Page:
Amid rhetorical dust-storms over purported Islamist threats to Western values, Sven Lütticken finds antecedents for contemporary struggles over the image in Judaic and Protestant bans on idolatry. Multiple meanings of the veil and varying forms of iconoclasm, under the aegis of the spectacle.
IDOLATRY AND ITS DISCONTENTS
Contemporary art has long claimed the privilege—indeed, the duty—of criticizing the images produced by the mass-culture industry. Now, however, both media images and works of art are increasingly coming under attack for religious reasons. It often seems as if Islamist fundamentalism has effectively conspired with the Western media and their Enlightenment rhetoric to create a culture war that perpetuates itself from one event to the next. These events (and pseudo-events) range from the dramatic murder of Dutch filmmaker Theo van Gogh to the Danish cartoon riots, Jack Straw’s remarks on veils and the decision of the Deutsche Oper in Berlin to cancel a planned staging of Mozart’s Idomeneo—in which the severed heads of Jesus, Mohammed and Buddha were to be shown alongside that of Poseidon. Sometimes there need be no event at all: media reports that some British banks no longer hand out piggy banks to children, so as not to offend Muslim customers, turned out to be just as unfounded as the end-of-year hysteria over the alleged banning of Christmas by overzealous, politically correct bureaucrats and managers.
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The Coming Exception
The artwork has long been understood as a political-economic anomaly, while art practice is sometimes seen as a stand-in for liberated human activity. With value itself seemingly in a state of crisis, might the artwork prefigure a world beyond it? From Ruskin and Whistler to Harun Farocki, Sven Lütticken charts the trajectory of an exception.
The shift of artistic and activist practice towards the performance of personae. Sven Lütticken tracks the fraying limits of subjecthood through post-war action painting, Marcel Mariën’s surrealist-Blanquist parti imaginaire, the 1960s Dutch neo-avant-garde, the Invisible Committee, Rojava and artistic experiments with the political party-form.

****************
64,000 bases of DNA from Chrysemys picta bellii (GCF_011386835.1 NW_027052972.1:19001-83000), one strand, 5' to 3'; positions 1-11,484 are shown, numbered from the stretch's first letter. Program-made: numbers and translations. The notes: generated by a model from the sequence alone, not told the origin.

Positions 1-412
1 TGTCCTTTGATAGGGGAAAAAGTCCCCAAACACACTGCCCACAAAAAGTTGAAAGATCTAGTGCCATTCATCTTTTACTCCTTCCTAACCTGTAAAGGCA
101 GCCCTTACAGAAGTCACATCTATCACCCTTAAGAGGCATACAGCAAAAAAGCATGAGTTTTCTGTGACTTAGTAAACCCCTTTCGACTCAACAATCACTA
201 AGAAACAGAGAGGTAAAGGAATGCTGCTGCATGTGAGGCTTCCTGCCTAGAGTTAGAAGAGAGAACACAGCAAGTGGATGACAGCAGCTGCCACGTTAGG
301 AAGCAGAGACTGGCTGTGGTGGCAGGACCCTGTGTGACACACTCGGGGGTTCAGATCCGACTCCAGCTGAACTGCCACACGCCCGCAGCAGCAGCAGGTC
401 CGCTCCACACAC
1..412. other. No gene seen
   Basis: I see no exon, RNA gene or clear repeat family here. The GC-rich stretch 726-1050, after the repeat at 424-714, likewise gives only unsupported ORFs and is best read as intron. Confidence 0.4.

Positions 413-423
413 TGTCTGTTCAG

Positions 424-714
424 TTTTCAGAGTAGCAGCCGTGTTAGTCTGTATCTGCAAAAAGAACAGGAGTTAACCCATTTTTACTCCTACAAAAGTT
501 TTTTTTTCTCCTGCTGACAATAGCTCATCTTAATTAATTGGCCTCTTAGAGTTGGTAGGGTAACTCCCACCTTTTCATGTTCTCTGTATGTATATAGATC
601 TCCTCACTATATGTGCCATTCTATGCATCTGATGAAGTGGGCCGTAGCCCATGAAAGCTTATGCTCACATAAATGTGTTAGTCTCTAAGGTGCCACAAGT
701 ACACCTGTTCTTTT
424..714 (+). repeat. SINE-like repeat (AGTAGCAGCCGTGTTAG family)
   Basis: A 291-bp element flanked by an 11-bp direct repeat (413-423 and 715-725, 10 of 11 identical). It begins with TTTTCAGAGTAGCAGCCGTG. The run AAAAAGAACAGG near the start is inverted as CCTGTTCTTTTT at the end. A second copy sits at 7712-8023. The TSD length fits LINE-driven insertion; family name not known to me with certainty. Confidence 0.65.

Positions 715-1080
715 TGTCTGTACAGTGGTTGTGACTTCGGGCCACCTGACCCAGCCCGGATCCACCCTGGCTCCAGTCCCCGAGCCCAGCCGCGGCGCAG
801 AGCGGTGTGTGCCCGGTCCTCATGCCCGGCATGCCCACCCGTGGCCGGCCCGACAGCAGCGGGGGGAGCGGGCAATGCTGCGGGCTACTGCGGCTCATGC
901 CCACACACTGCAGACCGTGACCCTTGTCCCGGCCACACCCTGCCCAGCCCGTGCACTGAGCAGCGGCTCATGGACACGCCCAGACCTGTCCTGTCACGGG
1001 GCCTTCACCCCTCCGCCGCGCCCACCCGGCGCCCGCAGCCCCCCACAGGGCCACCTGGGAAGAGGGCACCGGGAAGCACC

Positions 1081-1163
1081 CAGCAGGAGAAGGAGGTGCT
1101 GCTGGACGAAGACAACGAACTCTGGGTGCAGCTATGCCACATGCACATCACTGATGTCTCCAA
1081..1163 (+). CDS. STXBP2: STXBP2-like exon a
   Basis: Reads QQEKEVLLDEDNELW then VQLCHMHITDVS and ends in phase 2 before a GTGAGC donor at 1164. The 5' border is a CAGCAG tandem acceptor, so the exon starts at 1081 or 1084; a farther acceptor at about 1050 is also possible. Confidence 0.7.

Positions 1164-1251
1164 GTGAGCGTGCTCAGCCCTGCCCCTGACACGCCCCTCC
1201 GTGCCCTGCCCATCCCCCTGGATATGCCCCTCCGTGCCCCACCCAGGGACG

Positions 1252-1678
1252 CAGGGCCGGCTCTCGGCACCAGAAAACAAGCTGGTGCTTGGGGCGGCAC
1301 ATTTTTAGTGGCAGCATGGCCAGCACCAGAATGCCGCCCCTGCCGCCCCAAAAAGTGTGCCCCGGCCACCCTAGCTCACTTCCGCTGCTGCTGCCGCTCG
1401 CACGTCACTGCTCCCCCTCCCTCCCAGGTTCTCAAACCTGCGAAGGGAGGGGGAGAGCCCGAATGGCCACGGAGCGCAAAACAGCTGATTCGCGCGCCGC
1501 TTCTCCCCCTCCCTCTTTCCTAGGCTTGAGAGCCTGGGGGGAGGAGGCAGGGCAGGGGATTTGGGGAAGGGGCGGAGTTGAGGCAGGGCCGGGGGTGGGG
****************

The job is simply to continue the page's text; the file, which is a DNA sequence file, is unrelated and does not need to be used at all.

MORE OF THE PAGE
Mutations of an untimely concept, in a period when capitalism has arrogated to itself the power of radical transformation. From Debord and Marcuse to the contemporary art world, by way of punk rock and hip hop.
Performance Art After TV
Relations between TV and performance art since the 1960s as a tangled skein of complicity and contestation. Sven Lütticken traces shifts in modes of acting, working and self-presentation, within a televisual world itself now being absorbed by cybernetic and digital systems.
Dialectic of Dionysus
Sven Lütticken on Asger Jorn, Fraternité Avant Tout. The Danish artist and Situationist wrestles with Engels and Nietzsche.
Once deemed extinct, the play instinct now pervades the worlds of work and leisure. Can it be turned to radical ends? Sven Lütticken seeks clues in Schiller and Debord, Neuschwanstein and computer games.
Attending to Abstract Things
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Do increasingly dark ecological portents indicate a deeper transformation of nature itself? Sven Lütticken elaborates a historicized conception of nature, seeking precedents and contrasts in 19th- and 20th-century philosophies and fictions. Dinosaurs and overmen, Geist and entropic decline in Verne, Nietzsche, Schelling and Smithson.
Suspense and . . . Surprise
Media projections of the ‘war on terror’ as manipulations of shock and time, purveyed through a perpetual present of 24-hour coverage and on-line news. Lessons from Hitchcock, Conrad and Benjamin on the poetics of suspense and possibilities for a rehistoricization of the attentat.
The Feathers of the Eagle
Lifting, swiping, zapping: popular expressions that have been aesthetic tactics since Dada. Sven Lütticken recasts the history of such practices of appropriation—not excluding those of Warhol or Debord, sometimes misplaced—as so many exercises in mythology. Anticipated by Flaubert, theorized by Barthes, staged by Broodthaers, is time running out for such creative misuses of past or present, as ‘intellectual property rights’ tighten?